Monday

National Banned Books Week

This week (okay, it started Saturday, and it goes until Saturday, which I think is a bit odd, since I run my weeks on a Sunday to Sunday or Monday to Monday basis, but, oh well) is National Banned Books Week. The American Library Association has information about it, so check things out there. Well, knowing me, most of their information will probably end up here.

According to their website, The ALA Office for Intellectual Freedom received a total of 547 challenges last year. A challenge is defined as a formal, written complaint, filed with a library or school requesting that materials be removed because of content or appropriateness. According to Judith F. Krug, director of the Office for Intellectual Freedom, the number of challenges reflects only incidents reported, and for each reported, four or five remain unreported.

Being Banned Books Week, I think everyone should go out and read a banned book. And if there were 547 challenges, you clearly have a wide range of choices.

Here are the 2004 Top Ten Books Challenged:

  1. The Chocolate War for sexual content, offensive language, religious viewpoint, being unsuited to age group and violence

  2. Fallen Angels by Walter Dean Myers, for racism, offensive language and violence

  3. Arming America: The Origins of a National Gun Culture by Michael A. Bellesiles, for inaccuracy and political viewpoint

  4. Captain Underpants series by Dav Pilkey, for offensive language and modeling bad behavior

  5. The Perks of Being a Wallflower by Stephen Chbosky, for homosexuality, sexual content and offensive language

  6. What My Mother Doesn't Know by Sonya Sones, for sexual content and offensive language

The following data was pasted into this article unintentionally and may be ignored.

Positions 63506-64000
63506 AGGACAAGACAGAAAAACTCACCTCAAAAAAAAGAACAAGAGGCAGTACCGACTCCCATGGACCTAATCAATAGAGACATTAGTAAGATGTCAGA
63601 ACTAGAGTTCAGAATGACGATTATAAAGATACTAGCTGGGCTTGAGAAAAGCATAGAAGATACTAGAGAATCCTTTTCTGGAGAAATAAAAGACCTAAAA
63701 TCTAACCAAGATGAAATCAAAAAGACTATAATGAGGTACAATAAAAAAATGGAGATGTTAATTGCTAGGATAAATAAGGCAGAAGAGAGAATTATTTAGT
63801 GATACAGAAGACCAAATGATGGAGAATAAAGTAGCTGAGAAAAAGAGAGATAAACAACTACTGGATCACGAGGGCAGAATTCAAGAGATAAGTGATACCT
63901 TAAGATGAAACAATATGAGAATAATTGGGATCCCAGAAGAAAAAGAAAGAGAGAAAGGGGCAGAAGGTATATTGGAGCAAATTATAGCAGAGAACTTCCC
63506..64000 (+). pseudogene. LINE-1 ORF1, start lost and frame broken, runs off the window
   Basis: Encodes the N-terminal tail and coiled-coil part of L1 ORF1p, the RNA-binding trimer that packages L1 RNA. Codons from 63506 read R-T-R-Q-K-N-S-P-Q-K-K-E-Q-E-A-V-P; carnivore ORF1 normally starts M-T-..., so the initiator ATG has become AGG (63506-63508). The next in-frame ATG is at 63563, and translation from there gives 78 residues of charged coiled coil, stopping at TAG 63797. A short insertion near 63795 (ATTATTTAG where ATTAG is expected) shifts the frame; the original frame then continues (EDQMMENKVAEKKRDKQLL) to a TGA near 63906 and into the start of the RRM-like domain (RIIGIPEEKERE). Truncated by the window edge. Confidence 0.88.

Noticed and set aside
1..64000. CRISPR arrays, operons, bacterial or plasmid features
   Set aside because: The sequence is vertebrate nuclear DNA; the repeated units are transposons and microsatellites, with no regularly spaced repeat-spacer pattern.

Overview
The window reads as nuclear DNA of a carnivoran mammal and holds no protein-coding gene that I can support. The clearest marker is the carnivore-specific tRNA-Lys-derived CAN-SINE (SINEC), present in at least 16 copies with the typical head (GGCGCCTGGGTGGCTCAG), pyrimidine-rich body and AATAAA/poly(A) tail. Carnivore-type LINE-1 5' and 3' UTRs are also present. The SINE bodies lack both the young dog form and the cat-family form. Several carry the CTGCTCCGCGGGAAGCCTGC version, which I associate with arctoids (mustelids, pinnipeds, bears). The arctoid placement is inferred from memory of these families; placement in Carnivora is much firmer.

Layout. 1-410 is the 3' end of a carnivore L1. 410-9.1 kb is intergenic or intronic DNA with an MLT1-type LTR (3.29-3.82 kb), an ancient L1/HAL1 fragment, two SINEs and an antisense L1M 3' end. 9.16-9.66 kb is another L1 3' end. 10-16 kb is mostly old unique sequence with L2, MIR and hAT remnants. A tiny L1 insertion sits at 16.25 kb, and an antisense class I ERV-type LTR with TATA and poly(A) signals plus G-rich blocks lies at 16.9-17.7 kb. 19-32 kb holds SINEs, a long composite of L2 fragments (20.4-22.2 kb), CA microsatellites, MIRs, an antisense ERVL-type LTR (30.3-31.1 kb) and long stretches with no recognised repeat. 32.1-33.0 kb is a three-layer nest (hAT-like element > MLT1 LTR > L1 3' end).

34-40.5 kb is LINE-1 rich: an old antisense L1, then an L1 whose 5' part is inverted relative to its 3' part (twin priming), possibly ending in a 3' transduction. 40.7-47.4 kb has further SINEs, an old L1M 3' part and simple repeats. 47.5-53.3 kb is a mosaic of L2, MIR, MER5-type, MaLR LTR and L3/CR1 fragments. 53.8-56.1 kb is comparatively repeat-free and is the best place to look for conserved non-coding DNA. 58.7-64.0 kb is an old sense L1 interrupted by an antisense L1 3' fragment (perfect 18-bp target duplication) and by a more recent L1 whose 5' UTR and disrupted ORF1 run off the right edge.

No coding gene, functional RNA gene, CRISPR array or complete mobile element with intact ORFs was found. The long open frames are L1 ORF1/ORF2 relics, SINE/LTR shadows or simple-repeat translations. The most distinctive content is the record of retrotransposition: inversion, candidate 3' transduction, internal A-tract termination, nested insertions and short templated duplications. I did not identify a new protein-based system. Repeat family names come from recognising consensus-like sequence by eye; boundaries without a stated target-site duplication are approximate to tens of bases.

7. In the Night Kitchen by Maurice Sendak, for nudity and offensive language

  8. King & King by Linda de Haan and Stern Nijland, for homosexuality

  9. I Know Why the Caged Bird Sings by Maya Angelou, for racism, homosexuality, sexual content, offensive language and unsuited to age group

  10. Of Mice and Men by John Steinbeck, for racism, offensive language and violence


Off the list this year, but on the list for several years past, are the Alice series of books by Phyllis Reynolds Naylor, Go Ask Alice by Anonymous, It's Perfectly Normal by Robie Harris and The Adventures of Huckleberry Finn by Mark Twain.

So go and read a banned book today.

2 comments:

Th. said...

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Well! Lucky Harry! I'm surprised he's not on the top ten.

Edgy said...

I was reading somewhere that this is the first year in, I think, six or seven years that Harry hasn't been on the top ten list. During three of the last four years, he was at the top. J. K. Rowling actually shows up as number 4 on the list of most challenged authors from 1990-2004. Maybe the fundi-Harry-Potter-is-witchcraft-devil-spawn crowd has finally given up and realized that it's just a story.